How to format your references using the Disaster and Military Medicine citation style

This is a short guide how to format citations and the bibliography in a manuscript for Disaster and Military Medicine. For a complete guide how to prepare your manuscript refer to the journal's instructions to authors.

Using reference management software

Typically you don't format your citations and bibliography by hand. The easiest way is to use a reference manager:

PaperpileThe citation style is built in and you can choose it in Settings > Citation Style or Paperpile > Citation Style in Google Docs.
EndNoteFind the style here: output styles overview
Mendeley, Zotero, Papers, and othersThe style is either built in or you can download a CSL file that is supported by most references management programs.
BibTeXBibTeX syles are usually part of a LaTeX template. Check the instructions to authors if the publisher offers a LaTeX template for this journal.

Journal articles

Those examples are references to articles in scholarly journals and how they are supposed to appear in your bibliography.

Not all journals organize their published articles in volumes and issues, so these fields are optional. Some electronic journals do not provide a page range, but instead list an article identifier. In a case like this it's safe to use the article identifier instead of the page range.

A journal article with 1 author
1. Koen D. Nuts and bolts. Totally stumped? Nature. 2004;431:722.
A journal article with 2 authors
1. Blanpain C, Fuchs E. Stem cell plasticity. Plasticity of epithelial stem cells in tissue regeneration. Science. 2014;344:1242281.
A journal article with 3 authors
1. Das G, Talukdar P, Matile S. Fluorometric detection of enzyme activity with synthetic supramolecular pores. Science. 2002;298:1600–2.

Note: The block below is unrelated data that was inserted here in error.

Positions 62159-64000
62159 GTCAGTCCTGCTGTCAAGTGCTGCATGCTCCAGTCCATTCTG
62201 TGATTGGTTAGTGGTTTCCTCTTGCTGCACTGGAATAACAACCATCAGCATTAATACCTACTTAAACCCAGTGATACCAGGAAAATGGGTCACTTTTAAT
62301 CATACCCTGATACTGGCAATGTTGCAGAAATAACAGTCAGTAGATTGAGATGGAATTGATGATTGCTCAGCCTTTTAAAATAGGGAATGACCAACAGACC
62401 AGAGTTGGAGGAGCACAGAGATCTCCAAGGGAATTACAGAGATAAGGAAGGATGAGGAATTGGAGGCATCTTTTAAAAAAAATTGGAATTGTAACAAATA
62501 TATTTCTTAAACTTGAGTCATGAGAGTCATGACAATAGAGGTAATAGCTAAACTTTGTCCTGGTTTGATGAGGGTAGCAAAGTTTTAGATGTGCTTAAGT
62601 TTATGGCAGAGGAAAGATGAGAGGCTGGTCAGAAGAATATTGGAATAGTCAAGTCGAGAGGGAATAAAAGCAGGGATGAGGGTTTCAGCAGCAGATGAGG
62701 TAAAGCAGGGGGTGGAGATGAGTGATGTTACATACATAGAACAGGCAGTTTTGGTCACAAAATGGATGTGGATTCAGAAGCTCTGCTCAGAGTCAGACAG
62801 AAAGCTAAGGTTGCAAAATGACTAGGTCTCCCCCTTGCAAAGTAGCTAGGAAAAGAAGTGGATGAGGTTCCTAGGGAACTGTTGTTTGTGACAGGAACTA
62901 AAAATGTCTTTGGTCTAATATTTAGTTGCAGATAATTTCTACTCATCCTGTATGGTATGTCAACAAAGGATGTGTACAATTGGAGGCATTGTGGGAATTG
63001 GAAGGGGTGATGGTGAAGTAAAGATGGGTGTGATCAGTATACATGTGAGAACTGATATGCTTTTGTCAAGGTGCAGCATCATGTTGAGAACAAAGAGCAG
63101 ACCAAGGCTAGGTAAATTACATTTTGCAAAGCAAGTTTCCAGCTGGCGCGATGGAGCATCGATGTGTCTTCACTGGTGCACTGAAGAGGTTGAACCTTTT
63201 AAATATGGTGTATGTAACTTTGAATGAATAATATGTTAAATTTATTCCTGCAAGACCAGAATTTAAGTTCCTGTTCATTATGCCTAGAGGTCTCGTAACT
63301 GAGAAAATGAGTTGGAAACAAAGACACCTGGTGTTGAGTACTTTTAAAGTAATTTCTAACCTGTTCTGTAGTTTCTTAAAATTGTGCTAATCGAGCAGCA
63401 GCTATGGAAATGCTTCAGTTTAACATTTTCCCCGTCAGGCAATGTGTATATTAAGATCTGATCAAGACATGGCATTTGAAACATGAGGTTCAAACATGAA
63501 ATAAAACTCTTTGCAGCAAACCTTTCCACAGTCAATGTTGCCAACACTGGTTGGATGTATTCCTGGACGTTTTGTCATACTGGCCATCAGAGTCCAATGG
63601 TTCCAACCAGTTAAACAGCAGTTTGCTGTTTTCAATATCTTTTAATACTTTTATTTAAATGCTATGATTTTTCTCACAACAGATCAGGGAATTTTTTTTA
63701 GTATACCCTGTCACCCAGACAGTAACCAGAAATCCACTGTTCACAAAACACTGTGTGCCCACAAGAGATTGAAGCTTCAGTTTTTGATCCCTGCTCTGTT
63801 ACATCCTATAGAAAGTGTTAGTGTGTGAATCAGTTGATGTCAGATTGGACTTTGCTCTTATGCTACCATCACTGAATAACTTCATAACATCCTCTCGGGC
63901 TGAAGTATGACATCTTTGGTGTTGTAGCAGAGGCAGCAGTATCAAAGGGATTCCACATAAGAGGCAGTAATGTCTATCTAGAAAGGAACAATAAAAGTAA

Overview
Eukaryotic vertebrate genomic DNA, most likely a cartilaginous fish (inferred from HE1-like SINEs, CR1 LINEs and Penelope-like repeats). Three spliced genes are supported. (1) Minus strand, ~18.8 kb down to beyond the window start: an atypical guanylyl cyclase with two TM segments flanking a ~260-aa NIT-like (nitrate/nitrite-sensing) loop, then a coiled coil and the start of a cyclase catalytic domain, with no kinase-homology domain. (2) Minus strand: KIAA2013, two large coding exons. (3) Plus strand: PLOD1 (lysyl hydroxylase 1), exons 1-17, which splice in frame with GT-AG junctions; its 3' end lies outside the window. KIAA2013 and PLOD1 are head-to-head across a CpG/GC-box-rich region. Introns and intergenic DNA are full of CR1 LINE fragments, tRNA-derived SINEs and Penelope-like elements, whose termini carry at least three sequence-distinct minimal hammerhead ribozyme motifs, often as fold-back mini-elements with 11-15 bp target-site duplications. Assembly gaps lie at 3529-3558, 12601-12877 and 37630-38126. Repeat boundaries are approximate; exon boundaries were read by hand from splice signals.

A journal article with 7 or more authors
1. Menon S, Hansen J, Nazarenko L, Luo Y. Climate effects of black carbon aerosols in China and India. Science. 2002;297:2250–3.

Books and book chapters

Here are examples of references for authored and edited books as well as book chapters.

An authored book
1. Tikhomirov VV. Hydrogeochemistry Fundamentals and Advances. Hoboken, NJ: John Wiley &;#38; Sons, Inc.; 2016.
An edited book
1. Davies WKD, editor. Theme Cities: Solutions for Urban Problems. Dordrecht: Springer Netherlands; 2015.
A chapter in an edited book
1. Wiederhold BK, Bouchard S. Fear of Flying (Aviophobia): Efficacy and Methodological Lessons Learned from Outcome Trials. In: Bouchard S, editor. Advances in Virtual Reality and Anxiety Disorders. Boston, MA: Springer US; 2014. p. 65–89.

Web sites

Sometimes references to web sites should appear directly in the text rather than in the bibliography. Refer to the Instructions to authors for Disaster and Military Medicine.

Blog post
1. Andrew E. Manufacturing Glass Could Reduce Nuclear Waste By 90% [Internet]. IFLScience. IFLScience; 2013 [cited 2018 Oct 30]. Available from: https://www.iflscience.com/chemistry/manufacturing-glass-could-reduce-nuclear-waste-90/

Reports

This example shows the general structure used for government reports, technical reports, and scientific reports. If you can't locate the report number then it might be better to cite the report as a book. For reports it is usually not individual people that are credited as authors, but a governmental department or agency like "U. S. Food and Drug Administration" or "National Cancer Institute".

Government report
1. Government Accountability Office. Information Resource Management Problems in the Department of Commerce. Washington, DC: U.S. Government Printing Office; 1982 Sep. Report No.: CED-82-113.

Theses and dissertations

Theses including Ph.D. dissertations, Master's theses or Bachelor theses follow the basic format outlined below.

Doctoral dissertation
1. Torres C. Grassroots in Santa Ana: Identity and conceptualizing community [Doctoral dissertation]. [Long Beach, CA]: California State University, Long Beach; 2013.

News paper articles

Unlike scholarly journals, news papers do not usually have a volume and issue number. Instead, the full date and page number is required for a correct reference.

New York Times article
1. Crow K. Tough Club, a Dashing Man, And His Invisible Footprints. New York Times. 2002 Aug 25;145.

In-text citations

References should be cited in the text by sequential numbers in square brackets:

This sentence cites one reference [1].
This sentence cites two references [1,2].
This sentence cites four references [1–4].

About the journal

Full journal titleDisaster and Military Medicine
AbbreviationDisaster Mil. Med.
ISSN (online)2054-314X
Scope

Other styles